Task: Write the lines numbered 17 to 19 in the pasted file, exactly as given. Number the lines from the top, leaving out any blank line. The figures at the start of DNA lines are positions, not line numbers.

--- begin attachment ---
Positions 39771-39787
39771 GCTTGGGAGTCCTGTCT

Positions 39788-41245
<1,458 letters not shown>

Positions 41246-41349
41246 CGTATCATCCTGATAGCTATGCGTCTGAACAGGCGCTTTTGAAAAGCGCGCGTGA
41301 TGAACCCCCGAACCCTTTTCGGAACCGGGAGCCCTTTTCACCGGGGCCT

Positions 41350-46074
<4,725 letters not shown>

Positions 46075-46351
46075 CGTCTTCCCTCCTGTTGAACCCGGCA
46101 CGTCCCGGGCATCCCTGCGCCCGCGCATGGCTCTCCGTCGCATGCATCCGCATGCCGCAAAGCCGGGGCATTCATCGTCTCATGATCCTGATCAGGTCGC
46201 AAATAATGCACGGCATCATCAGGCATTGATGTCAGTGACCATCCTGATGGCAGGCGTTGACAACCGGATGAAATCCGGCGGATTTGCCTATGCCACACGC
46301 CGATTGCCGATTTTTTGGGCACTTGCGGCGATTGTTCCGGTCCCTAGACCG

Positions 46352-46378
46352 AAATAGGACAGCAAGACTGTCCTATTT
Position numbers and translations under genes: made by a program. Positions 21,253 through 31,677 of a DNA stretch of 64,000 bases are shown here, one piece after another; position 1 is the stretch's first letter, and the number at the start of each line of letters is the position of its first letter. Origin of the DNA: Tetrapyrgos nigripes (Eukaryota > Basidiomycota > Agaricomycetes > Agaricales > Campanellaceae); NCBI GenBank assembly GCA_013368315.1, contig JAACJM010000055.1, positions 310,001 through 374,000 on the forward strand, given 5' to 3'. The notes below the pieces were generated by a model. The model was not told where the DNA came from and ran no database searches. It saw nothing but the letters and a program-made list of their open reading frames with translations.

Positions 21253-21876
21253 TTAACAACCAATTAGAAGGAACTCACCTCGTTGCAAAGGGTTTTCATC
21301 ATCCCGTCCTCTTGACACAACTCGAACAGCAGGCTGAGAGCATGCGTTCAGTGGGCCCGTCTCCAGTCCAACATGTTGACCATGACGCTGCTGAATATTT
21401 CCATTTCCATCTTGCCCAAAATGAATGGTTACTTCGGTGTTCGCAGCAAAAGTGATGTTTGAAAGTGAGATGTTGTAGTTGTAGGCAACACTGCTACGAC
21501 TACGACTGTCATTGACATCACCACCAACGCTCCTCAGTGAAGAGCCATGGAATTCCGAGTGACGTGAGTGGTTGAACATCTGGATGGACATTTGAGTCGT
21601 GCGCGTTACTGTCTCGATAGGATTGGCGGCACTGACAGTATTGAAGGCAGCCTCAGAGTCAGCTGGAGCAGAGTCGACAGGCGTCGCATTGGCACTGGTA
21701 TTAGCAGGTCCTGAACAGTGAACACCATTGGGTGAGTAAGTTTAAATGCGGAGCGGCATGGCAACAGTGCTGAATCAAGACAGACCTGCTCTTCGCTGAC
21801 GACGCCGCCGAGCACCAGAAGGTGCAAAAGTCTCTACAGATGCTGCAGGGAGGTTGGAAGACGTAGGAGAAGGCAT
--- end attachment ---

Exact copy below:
Position numbers and translations under genes: made by a program. Positions 21,253 through 31,677 of a DNA stretch of 64,000 bases are shown here, one piece after another; position 1 is the stretch's first letter, and the number at the start of each line of letters is the position of its first letter. Origin of the DNA: Tetrapyrgos nigripes (Eukaryota > Basidiomycota > Agaricomycetes > Agaricales > Campanellaceae); NCBI GenBank assembly GCA_013368315.1, contig JAACJM010000055.1, positions 310,001 through 374,000 on the forward strand, given 5' to 3'. The notes below the pieces were generated by a model. The model was not told where the DNA came from and ran no database searches. It saw nothing but the letters and a program-made list of their open reading frames with translations.

Positions 21253-21876
21253 TTAACAACCAATTAGAAGGAACTCACCTCGTTGCAAAGGGTTTTCATC